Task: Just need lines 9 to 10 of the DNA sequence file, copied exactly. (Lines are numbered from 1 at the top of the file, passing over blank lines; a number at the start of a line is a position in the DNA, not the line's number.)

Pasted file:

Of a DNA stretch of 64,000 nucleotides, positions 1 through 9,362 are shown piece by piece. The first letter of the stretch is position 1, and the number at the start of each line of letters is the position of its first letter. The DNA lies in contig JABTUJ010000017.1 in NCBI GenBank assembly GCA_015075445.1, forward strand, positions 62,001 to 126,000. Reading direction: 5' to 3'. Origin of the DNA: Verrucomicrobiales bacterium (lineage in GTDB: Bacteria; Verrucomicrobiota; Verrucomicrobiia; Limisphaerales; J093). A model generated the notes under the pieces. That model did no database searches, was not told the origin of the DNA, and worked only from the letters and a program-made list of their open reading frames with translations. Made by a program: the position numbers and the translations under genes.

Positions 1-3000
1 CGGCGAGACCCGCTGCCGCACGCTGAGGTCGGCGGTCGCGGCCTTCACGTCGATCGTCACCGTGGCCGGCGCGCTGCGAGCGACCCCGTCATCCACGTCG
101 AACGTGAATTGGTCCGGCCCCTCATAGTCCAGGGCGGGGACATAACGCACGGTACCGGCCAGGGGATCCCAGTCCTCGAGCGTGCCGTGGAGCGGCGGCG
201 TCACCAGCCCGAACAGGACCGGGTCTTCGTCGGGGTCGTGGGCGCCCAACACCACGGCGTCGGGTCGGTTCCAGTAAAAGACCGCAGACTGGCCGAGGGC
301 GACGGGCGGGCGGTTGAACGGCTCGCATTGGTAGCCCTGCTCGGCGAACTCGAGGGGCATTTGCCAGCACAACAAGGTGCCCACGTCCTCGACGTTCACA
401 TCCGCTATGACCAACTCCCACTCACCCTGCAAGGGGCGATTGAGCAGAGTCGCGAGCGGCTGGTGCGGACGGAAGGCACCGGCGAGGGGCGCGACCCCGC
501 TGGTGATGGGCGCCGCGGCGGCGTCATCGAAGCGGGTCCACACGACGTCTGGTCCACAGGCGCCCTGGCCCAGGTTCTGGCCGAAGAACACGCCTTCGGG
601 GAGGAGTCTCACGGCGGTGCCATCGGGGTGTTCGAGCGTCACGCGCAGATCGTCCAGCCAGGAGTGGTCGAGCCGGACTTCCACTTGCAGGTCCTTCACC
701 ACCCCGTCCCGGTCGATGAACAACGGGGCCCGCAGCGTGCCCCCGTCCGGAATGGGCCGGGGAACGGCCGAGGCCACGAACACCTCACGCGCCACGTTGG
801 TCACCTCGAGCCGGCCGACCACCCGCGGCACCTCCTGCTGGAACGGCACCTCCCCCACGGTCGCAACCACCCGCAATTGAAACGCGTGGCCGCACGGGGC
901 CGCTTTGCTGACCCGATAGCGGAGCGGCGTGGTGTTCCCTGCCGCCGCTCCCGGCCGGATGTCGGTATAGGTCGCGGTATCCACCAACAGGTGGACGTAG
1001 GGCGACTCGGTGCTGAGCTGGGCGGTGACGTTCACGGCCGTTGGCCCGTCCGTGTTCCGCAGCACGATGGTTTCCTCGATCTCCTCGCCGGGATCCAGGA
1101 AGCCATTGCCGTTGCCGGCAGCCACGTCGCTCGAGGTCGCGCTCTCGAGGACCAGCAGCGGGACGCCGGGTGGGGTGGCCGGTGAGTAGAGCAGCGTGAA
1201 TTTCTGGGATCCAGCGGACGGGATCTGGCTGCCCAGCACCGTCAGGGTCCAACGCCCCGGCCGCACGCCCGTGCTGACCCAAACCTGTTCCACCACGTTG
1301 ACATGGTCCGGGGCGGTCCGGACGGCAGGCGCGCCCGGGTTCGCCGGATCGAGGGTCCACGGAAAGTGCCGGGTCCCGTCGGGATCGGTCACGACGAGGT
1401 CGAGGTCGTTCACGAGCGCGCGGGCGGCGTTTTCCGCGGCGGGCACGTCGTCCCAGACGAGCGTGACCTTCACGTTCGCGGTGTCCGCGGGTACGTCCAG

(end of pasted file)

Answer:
601 GAGGAGTCTCACGGCGGTGCCATCGGGGTGTTCGAGCGTCACGCGCAGATCGTCCAGCCAGGAGTGGTCGAGCCGGACTTCCACTTGCAGGTCCTTCACC
701 ACCCCGTCCCGGTCGATGAACAACGGGGCCCGCAGCGTGCCCCCGTCCGGAATGGGCCGGGGAACGGCCGAGGCCACGAACACCTCACGCGCCACGTTGG